Tornadoes are one of nature’s most destructive and violent weather events.  A tornado is a violently rotating column of air that extends from a thunderstorm to the ground.  The whirling wind of a tornado can reach wind speeds of 300 mph.  Most tornadoes move from Southwest to Northeast but can move in any direction.  They may strike quickly with little warning, and in a matter of seconds can cause devastation.  Because wind is not visible, you cannot always see a tornado.  Every year, around 60 people are killed by tornadoes, typically from flying debris.

Kentucky lies in Hoosier Alley and averages 21 tornado events per year.  Peak tornado season for Kentucky is from April through June, but tornadoes have struck in every month of the calendar year.

Tornado Signs:

  • Dark, often greenish sky
  • Large hail
  • A large, dark, low-lying cloud (particularly if rotating)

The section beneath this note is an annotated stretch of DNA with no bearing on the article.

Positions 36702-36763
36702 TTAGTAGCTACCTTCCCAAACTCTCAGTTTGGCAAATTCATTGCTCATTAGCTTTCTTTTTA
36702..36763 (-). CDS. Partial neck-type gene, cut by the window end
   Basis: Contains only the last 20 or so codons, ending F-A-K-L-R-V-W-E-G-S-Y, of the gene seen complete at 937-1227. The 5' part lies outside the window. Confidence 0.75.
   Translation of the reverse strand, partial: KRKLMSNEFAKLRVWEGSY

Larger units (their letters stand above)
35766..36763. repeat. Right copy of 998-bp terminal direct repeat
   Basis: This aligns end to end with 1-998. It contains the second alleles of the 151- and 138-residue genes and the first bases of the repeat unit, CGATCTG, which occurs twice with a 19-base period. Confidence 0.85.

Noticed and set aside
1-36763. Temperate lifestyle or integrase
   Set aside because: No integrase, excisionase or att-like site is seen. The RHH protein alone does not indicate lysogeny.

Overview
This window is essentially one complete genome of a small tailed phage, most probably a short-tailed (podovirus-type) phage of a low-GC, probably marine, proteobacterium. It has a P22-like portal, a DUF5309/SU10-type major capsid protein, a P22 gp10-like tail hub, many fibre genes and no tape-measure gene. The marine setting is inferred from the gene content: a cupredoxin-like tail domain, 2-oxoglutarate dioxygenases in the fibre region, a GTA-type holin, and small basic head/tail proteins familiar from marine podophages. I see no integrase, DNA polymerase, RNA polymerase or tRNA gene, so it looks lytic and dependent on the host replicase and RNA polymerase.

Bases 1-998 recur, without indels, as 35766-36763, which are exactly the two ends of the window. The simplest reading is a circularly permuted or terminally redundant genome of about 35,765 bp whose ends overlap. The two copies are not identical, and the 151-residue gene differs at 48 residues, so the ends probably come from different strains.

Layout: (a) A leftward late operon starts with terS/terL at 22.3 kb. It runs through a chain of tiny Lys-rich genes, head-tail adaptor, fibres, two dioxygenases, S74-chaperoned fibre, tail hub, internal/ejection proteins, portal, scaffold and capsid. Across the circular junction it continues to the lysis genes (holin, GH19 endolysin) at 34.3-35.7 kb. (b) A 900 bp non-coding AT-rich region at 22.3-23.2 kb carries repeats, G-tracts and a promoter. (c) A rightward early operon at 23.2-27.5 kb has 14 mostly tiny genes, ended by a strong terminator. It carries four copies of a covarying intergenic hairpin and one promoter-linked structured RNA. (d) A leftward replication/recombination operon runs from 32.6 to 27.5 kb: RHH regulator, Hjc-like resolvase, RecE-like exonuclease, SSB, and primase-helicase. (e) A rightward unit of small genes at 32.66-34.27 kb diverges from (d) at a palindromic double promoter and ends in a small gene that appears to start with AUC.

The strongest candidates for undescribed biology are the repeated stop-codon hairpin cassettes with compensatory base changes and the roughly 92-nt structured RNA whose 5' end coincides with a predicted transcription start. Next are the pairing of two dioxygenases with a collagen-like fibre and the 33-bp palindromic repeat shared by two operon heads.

• Loud roaring sound, like a freight train
  • Funnel cloud

Know the Terms:

  • Severe Thunderstorm Watch – severe thunderstorms are possible in your area
  • Severe Thunderstorm Warning – severe thunderstorms are occurring in your area
  • Tornado Watch – tornadoes are possible in your area
  • Tornado Warning – a tornado has been sighted or spotted by weather radar

Be Prepared:

  1. Preparedness increases our ability to survive disaster events.
  2. Develop a family disaster plan and discuss the plan.
  3. If a tornado watch is issued, remain alert, monitor weather, and be prepared to execute disaster plan.
  4. If your area is under tornado warning, you should seek safe shelter immediately.
  5. Avoid windows.
  6. Get as low as possible.  A basement or storm shelter is the safest place to be.
  7. If your home does not have a basement, seek a small interior windowless room, like a closet or interior hallway.  Put as many walls as possible between you and the outside.
  8. Get under a sturdy table and/or cover your head and neck with your arms and cover your body as best as you can with blankets, pillows, mattress, or heavy clothing.
  9. Do not open windows.
  10. Do not stay in a mobile home during a tornado.
  11. If you are in a long-span building (shopping malls, theaters, gymnasiums, airports), stay away from windows, and seek to get to the lowest level.  If there is no time to get to a lower level, try to get under a door-frame, table, desk if possible.  Remember to protect your head and neck.